There’s only been ONE underwater sub battle in history

America has 50 attack
submarines in active service, designed to tail and destroy enemy submarines and surface ships. China and Russia have dozens more. Strangely enough, only
one submarine battle has been fought underwater
in over 100 years of modern submarine warfare. It was a World War II action that saw a British sub with limited firepower attack a much larger German adversary. The fight took place in 1945
near the end of the war. The Germans had loaded prototypes and advanced weapon designs, as well as German and Japanese
scientists, onto U-864, with massive amounts of liquid mercury for transport to Japan. Note the details here,
’cause it’s foreshadowing. Some of the most exciting
pieces of technology on board were jet engines from
German manufacturers. Operation Caesar was
launched on December 5, 1944 under the command of Corvette
Captain Ralf-Reimar Wolfram. His rank is the equivalent
of a US lieutenant commander, or major; an O-4, so fairly junior for such an important mission. Unfortunately for him, he grounded his sub while going through the Kiel Canal, and had to head to dry dock for repairs. While the boat was being
repaired in Norway, an attack by British planes
dropping earthquake bombs damaged the pen and the sub,
further delaying the mission, which would prove fatal. That’s some heavy foreshadowing! (laughs) That basically spoils the story. But don’t go away, we’re
going to keep going. Britain had intercepted
early communications about the mission, and the
delay gave them a chance to send a British submarine
to intercept the German one. The HMS Venturer was sent to Norway. The British sub, under command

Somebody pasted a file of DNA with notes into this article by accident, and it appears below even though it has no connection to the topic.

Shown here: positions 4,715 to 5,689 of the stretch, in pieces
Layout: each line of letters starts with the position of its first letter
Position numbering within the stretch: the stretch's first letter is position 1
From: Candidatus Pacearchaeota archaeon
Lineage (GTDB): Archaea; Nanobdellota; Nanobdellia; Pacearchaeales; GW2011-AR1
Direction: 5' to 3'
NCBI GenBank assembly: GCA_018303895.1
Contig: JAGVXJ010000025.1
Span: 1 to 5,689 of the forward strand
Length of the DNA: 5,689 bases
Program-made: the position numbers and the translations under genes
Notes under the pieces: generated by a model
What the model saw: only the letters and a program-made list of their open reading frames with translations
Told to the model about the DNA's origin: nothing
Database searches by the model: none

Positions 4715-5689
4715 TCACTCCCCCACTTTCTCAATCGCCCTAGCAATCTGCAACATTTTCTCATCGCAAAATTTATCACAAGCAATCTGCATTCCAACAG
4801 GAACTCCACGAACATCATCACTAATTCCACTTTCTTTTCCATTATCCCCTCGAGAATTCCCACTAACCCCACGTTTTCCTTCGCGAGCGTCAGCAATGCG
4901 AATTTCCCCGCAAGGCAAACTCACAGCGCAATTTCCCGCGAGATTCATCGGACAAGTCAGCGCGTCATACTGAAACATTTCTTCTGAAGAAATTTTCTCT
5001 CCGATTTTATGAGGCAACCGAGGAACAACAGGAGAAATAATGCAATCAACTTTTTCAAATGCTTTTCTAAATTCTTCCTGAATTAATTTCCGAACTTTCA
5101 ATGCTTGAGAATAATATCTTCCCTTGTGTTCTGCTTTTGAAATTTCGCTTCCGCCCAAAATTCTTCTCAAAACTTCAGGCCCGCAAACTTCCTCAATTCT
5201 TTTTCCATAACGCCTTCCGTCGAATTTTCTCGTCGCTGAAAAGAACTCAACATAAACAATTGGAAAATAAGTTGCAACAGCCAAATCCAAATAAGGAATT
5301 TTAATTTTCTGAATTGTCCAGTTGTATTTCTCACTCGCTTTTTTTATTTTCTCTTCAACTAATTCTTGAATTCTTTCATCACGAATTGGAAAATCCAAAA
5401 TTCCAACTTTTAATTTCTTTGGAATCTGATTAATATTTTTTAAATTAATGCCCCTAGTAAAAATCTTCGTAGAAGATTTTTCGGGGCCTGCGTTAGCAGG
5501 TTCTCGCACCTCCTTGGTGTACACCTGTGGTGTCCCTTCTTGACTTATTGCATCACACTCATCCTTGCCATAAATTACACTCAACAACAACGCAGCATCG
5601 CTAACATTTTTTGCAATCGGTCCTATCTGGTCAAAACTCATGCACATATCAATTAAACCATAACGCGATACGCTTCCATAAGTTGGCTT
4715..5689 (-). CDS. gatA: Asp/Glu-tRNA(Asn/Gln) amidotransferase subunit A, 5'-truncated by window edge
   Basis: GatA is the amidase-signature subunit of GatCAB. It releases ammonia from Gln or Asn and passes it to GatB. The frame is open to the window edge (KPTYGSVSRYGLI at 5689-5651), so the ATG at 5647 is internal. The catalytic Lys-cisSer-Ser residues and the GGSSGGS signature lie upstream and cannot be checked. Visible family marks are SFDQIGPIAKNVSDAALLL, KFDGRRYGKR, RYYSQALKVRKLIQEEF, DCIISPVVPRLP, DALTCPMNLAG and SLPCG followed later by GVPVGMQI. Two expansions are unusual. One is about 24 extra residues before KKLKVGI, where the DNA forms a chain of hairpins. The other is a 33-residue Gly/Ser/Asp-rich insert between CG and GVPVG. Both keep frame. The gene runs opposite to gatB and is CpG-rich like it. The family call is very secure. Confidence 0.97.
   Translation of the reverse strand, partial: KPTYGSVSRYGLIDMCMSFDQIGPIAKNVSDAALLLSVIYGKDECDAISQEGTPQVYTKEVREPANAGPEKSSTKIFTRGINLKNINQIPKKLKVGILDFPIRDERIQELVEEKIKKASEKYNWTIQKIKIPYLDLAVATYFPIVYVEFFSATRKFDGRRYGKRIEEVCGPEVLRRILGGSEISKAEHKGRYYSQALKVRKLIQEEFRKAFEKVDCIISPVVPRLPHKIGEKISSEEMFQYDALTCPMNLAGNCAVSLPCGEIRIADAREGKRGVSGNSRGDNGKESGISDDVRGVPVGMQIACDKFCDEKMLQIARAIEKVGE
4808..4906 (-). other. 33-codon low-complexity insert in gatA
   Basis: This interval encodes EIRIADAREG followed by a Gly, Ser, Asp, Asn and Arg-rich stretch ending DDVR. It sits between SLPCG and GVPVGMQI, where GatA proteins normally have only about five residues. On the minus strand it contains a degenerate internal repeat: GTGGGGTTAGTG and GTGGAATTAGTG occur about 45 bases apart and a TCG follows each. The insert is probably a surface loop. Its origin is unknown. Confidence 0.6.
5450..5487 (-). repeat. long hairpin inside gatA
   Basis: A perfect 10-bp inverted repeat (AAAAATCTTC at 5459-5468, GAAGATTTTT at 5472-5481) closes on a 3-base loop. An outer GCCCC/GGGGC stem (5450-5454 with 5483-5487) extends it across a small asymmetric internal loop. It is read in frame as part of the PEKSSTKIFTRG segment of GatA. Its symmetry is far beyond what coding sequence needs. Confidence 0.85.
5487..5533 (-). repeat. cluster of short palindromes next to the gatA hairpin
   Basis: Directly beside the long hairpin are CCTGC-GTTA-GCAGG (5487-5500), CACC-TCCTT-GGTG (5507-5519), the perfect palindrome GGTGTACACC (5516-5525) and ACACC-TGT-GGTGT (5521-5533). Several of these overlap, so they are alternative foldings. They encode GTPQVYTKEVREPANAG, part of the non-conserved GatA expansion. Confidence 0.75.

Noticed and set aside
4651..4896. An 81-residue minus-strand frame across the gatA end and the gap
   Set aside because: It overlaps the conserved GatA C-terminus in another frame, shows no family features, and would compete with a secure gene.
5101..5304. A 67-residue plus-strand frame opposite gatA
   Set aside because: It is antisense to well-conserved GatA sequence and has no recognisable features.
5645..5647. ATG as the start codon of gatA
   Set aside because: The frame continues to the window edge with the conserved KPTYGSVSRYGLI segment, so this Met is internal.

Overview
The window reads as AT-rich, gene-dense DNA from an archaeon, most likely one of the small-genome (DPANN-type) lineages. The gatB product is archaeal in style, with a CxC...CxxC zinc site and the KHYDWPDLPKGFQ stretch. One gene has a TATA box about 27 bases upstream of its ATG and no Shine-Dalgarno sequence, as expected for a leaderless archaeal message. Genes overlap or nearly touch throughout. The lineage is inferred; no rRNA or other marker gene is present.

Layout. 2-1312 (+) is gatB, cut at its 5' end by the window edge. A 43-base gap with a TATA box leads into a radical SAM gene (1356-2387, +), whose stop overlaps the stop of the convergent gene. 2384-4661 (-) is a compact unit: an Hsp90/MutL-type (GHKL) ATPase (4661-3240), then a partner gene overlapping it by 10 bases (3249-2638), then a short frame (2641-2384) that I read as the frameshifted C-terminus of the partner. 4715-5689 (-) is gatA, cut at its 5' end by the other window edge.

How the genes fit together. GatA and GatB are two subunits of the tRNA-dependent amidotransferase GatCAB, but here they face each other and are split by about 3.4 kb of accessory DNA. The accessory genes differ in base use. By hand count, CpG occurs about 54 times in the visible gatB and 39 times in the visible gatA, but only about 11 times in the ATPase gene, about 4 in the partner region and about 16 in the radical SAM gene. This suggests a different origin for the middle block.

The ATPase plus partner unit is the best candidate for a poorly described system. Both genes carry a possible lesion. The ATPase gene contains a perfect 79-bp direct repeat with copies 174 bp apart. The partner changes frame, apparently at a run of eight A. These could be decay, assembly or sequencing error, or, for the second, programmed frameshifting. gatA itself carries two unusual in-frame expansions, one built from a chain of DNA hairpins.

of Lt. James S. Launders, moved into position on February 6, 1945. Now, Launders was a
distinguished sub commander, with 13 kills to his name,
including the destruction of a surface German submarine. The technological challenges
he was facing, however, would still be very daunting. The Venturer had only two
methods of finding an enemy sub: hydrophones or active sonar. The active sonar would
give away its position, but the hydrophones had limited range. And the boat’s torpedoes were designed to attack ships on the surface. On February 9th, the British crew was monitoring their hydrophones when the misfiring diesel
engine on the German sub gave away its position. Launders had his sub stealthily move to the source of the noise, where he first saw an open ocean, a sign that the engine noise
was coming from underwater. Then he saw what he suspected
was an enemy periscope, likely the German sub’s snorkel mast that allowed it to run its diesel engines while shallowly submerged. Launders knew he had his
target in front of him. The British, running low on battery power, decided to put all their
eggs in one basket, and they attacked with two
salvos of four torpedoes. The British sub dove and began
reloading its four tubes. Again, the British fired
all four, the last four. Of the eight torpedoes,
seven were complete misses but one was a direct hit. The British hydrophone operators
heard the torpedo impact. They heard the explosion,
and then they heard the wrenching of iron as the pressure crumpled it like paper. And finally, the dull thud as the wreckage crashed on the sea floor. The site went undisturbed
for almost 60 years, until the Norwegian navy
discovered it in 2003. And mercury was leaking
from damaged vials, so the Norwegian authorities decided to bury the wreck under
tons of sand and rocks to prevent further
damage to the ecosystem. If you like naval warfare,
check out our video about why World War II
battleships are now obsolete. The link is in the comments below. And while you’re there, drop me a line and tell me about the
craziest battle story you’ve ever heard. I read all the comments, and
I want to know your stories. I want to know your truths.

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